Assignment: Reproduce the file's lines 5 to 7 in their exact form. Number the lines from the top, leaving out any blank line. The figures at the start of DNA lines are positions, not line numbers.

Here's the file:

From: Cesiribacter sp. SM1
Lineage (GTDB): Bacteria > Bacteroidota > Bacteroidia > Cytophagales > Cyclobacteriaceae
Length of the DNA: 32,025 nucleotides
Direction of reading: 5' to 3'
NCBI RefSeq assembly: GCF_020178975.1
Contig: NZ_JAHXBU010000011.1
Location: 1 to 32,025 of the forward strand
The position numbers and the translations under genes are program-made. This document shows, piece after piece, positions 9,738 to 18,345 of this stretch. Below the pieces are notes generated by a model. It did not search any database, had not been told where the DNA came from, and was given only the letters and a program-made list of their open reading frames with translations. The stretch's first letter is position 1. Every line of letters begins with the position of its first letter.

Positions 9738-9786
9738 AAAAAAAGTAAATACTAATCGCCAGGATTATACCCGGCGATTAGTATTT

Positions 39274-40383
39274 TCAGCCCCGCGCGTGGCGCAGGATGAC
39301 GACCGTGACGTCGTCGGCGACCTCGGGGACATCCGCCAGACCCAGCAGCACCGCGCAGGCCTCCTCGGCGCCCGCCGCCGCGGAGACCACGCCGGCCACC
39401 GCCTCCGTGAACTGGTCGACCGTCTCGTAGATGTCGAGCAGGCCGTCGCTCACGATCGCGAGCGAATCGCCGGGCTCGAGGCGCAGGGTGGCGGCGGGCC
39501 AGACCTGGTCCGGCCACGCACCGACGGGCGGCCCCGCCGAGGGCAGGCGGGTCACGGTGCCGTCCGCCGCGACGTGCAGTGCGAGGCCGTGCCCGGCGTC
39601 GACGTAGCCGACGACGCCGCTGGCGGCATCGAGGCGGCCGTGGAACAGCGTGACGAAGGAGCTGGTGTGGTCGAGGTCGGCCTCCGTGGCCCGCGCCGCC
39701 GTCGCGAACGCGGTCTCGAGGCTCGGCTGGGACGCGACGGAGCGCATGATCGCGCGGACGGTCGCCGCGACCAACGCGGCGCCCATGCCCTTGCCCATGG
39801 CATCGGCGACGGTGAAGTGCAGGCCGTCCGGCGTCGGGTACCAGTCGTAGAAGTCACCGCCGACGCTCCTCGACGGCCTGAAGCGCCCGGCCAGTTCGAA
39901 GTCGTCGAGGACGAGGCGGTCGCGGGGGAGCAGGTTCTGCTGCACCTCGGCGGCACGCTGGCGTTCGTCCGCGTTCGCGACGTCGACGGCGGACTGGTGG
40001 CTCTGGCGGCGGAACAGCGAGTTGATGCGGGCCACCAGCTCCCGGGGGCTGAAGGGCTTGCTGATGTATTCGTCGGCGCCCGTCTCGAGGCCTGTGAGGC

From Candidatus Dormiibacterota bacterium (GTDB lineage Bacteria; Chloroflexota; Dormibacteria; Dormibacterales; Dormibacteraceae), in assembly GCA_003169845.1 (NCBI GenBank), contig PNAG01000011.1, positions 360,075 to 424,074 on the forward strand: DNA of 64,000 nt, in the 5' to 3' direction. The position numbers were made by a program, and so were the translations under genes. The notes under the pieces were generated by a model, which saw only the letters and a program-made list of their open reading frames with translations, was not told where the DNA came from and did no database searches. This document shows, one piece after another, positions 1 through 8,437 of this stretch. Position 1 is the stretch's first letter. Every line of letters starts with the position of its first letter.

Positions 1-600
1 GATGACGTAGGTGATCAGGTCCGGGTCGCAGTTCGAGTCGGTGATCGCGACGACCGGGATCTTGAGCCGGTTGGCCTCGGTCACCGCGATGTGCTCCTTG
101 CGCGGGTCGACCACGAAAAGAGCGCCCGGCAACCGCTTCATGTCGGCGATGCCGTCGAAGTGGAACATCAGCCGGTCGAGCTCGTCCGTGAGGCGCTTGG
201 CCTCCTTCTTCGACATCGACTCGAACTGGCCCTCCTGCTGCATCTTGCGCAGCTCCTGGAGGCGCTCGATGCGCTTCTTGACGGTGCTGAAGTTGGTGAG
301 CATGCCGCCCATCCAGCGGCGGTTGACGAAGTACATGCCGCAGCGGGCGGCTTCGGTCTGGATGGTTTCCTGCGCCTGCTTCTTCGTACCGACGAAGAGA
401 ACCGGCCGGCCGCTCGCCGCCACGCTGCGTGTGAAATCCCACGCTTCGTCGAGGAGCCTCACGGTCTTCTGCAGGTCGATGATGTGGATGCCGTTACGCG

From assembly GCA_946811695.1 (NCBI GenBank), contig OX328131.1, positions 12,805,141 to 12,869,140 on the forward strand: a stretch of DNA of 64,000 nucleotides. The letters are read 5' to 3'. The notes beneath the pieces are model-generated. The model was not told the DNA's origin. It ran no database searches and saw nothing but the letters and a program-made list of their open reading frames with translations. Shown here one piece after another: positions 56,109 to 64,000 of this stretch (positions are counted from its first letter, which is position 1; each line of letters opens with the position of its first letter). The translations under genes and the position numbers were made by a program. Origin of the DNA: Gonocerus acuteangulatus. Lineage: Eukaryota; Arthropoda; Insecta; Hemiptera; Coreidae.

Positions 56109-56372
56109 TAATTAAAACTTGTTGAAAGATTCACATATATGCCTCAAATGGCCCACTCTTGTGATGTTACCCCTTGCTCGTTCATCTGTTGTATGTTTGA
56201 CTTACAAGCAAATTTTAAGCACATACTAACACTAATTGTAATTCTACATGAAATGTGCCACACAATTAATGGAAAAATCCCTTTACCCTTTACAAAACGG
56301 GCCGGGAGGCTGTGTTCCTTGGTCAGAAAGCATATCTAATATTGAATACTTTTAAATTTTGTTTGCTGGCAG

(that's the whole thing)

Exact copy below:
NCBI RefSeq assembly: GCF_020178975.1
Contig: NZ_JAHXBU010000011.1
Location: 1 to 32,025 of the forward strand